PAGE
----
SRUTHI: And like, what do you get out of it?
HARLEY: I mean, besides like, being paid twice as much as I got paid to go to an office?
HARLEY: Um, you know, I live a completely autonomous and independent life. I sleep when I want, I don't have a boss, I make men support my lifestyle, And now, I have all these slave machines that have to pay me all the time.
SRUTHI: You have a good life, Harley.
HARLEY: You know, I really do. I don't hate to brag, uh, obviously. (laughs)
PJ: Mistress Harley. According to Twitter bio she is a model, producer, CEO, dominatrix, financial domme, tech domme, author, sexpert, and bad bitch.
After the break, a man hatches a plot to destroy a beloved NBA team …using the best advantage he has… he’s their manager.
PJ: Welcome back to the show. Uh, we are now joined by our boss, Alex Blumberg.
ALEX BLUMBERG: Hello.
PJ: So we, we used to have a segment on the show called Yes Yes No...
ALEX BLUMBERG: (laughs) What do you mean?
PJ: People liked it, it worked. It was—
ALEX BLUMBERG: What do you mean, “used to”?
PJ: We used to before someone destroyed it, before, before the doddering old man who is confused by the internet decided that instead this is a sports talk radio podcast.
ALEX BLUMBERG: (laughs)
PJ: And that rather than Yes Yes No, we were going to do something called Sports Sports Sports. Where you come to us with sports tweets that you don't think we'll understand, and then bully us about it.
ALEX BLUMBERG: (laughs) Bully? No, alright I think- what what actually is going on here is that I have a tweet that I think is um one of the most delightful sports internet related stories to come along in a long time, and um, and I’m very excited to share it with you.
PJ: Okay, so the tweet is—it's a person named Joel Embiid. Or Embiid? Is that right?
ALEX BLUMBERG: Joel Embiid.
PJ: Joel Embiid. And he's tweeted, "Trust the process. #hediedforoursins." And then he's embedded another tweet. But the first thing I have to say is just, this tweet has 9,200 retweets. Um.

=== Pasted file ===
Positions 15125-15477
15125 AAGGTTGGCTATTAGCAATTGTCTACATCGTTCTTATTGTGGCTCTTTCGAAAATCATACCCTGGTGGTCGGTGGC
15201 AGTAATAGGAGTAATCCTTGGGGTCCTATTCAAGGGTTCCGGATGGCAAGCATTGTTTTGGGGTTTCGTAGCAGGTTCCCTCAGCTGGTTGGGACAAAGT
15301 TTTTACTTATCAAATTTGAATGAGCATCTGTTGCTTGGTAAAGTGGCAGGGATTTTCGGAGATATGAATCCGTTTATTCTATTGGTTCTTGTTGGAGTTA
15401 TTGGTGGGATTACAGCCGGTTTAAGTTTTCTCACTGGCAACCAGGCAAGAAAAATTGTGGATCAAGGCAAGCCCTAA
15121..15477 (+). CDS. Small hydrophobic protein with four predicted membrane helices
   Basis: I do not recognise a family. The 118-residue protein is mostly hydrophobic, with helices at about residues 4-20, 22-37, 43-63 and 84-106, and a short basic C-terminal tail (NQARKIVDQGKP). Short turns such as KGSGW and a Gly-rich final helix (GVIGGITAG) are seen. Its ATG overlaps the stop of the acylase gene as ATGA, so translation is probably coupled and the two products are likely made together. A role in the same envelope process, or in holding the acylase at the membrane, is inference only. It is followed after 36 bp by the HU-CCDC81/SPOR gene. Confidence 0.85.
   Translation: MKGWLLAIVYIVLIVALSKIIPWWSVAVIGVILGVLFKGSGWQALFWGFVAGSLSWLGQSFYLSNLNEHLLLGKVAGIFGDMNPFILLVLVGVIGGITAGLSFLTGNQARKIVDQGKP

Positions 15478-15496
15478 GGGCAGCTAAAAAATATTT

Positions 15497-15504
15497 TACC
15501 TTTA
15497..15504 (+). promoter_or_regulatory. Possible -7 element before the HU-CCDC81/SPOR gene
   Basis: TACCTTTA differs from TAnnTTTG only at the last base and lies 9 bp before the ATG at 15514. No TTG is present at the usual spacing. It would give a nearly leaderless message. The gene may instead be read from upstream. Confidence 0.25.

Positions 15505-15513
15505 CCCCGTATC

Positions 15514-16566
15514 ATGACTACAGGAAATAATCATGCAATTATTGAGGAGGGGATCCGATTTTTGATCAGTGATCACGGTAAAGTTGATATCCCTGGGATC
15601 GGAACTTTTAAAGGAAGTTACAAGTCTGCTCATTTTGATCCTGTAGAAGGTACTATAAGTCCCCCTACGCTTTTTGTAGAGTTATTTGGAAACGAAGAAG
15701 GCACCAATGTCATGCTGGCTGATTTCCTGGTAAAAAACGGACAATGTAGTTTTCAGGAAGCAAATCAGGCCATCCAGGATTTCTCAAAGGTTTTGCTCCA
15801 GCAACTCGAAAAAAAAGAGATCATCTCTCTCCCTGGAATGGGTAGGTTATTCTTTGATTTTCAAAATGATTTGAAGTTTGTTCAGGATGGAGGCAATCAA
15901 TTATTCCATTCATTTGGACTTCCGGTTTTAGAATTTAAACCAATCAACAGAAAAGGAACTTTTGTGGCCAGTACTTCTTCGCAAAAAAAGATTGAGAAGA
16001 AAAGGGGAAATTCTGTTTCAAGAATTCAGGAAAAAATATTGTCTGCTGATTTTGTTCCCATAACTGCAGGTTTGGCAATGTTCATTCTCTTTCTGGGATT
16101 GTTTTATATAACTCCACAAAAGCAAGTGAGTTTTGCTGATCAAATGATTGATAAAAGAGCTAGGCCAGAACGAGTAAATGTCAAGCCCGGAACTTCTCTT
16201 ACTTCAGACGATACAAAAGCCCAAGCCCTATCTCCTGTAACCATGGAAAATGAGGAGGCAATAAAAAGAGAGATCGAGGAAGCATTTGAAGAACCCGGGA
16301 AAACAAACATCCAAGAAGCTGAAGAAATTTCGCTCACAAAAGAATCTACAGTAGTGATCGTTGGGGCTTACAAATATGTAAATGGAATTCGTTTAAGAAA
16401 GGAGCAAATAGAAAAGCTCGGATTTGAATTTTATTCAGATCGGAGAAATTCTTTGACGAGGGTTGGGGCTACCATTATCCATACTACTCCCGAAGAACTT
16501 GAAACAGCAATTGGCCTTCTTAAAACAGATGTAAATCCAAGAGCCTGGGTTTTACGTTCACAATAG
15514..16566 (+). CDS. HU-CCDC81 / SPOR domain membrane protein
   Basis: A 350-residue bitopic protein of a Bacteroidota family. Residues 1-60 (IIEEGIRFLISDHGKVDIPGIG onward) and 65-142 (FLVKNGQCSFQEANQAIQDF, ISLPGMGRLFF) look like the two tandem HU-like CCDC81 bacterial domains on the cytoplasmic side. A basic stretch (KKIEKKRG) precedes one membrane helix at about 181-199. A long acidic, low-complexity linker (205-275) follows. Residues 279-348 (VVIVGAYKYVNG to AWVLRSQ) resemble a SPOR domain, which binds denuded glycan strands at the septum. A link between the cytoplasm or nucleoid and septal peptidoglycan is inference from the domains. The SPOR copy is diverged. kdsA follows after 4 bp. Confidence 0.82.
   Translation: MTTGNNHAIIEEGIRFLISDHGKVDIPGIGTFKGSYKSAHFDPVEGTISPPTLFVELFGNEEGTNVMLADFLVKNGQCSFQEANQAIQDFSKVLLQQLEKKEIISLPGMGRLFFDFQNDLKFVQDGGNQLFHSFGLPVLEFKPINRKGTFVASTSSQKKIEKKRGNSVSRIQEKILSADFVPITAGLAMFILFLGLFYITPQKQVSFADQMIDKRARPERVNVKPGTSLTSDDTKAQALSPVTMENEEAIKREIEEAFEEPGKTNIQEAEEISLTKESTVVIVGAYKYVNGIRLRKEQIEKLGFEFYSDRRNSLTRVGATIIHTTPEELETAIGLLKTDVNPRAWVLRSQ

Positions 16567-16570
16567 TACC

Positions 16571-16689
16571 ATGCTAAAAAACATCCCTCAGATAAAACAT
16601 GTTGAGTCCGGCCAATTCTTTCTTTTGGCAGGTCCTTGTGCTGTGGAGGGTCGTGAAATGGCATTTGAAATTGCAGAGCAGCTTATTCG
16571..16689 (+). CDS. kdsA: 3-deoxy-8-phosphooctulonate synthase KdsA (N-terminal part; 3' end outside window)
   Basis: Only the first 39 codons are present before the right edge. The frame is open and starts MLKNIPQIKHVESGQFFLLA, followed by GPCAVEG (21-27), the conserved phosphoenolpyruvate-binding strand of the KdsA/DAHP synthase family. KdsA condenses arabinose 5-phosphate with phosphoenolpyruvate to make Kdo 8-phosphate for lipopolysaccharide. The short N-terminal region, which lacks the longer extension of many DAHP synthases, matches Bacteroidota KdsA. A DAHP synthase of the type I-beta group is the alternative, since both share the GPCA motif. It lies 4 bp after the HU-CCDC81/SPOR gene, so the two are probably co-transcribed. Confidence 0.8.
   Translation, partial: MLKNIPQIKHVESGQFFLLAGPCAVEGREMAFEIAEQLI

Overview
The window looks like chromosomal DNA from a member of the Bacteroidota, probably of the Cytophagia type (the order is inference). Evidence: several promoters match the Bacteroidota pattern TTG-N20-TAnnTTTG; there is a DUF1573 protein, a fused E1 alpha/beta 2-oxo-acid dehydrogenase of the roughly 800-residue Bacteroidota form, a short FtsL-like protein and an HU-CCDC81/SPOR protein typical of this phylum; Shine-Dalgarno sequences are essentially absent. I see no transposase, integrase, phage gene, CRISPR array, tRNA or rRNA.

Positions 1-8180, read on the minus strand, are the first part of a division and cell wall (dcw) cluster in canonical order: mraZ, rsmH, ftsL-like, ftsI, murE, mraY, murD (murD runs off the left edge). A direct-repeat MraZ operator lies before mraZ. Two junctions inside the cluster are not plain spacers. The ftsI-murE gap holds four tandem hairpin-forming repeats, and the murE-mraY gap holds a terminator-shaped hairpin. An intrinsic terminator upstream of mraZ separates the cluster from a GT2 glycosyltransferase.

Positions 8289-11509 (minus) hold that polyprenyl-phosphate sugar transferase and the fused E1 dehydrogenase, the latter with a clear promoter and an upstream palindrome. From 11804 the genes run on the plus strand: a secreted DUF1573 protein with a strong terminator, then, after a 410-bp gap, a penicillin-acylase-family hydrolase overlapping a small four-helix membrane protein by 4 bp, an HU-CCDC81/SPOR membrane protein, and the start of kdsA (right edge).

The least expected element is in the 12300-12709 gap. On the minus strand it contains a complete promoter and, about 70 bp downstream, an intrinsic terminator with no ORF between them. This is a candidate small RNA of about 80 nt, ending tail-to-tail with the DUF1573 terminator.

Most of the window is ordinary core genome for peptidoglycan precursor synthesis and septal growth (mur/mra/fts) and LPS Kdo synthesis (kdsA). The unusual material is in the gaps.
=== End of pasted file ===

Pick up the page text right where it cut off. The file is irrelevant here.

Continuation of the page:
ALEX BLUMBERG: (laughs)
ALEX GOLDMAN: Joel also has 1.2 million followers.
ALEX BLUMBERG: Do you, wait, can I just stop you, before we go further. Do either of you know who Joel Embiid is?
ALEX GOLDMAN: No.
ALEX BLUMBERG: Okay. Alright, good.
PJ: Famous sports commentator? Or actor? Sports actor?
ALEX BLUMBERG: (laughs) No this is just- this is already better than I thought it was going to be. Let's continue.
ALEX GOLDMAN: And I should note that the header of Joel Embiid's Twitter feed just says "The Process."
ALEX BLUMBERG: Yes.
PJ: Weird. Ok. And then the embedded tweet is by a guy named Sam Hinkie. And he's saying "I love it when a plan comes together." And then he's referencing an article about Sports Illustrated, which says "Why does Sports Illustrated predict the Astros will win the 2017 world series in 2014." And that tweet has 7149 retweets.
ALEX BLUMBERG: Right.
PJ: What is this?
ALEX BLUMBERG: Alright, Alex Goldman, do you, do you understand this tweet?
ALEX GOLDMAN: No, I am zero percent comprehending this.
ALEX BLUMBERG: PJ Vogt, do you understand this tweet?
PJ: I do not.
ALEX GOLDMAN: Alex Blumberg, do you understand this tweet?
ALEX BLUMBERG: Yes! I understand this tweet!
ALEX BLUMBERG: We're at reverse Yes Yes No, everyone!
ALEX BLUMBERG: I guess we're at No No Yes.
PJ: We're at No No Yes.
ALEX BLUMBERG: I have a beautiful tale to unfold for you.
ALEX BLUMBERG: To really do it justice, though, I'm going to bring on a guest into the hallowed inner sanctum of the Yes Yes No.
ALEX GOLDMAN: Okay.
PJ: Alright, who's the guest?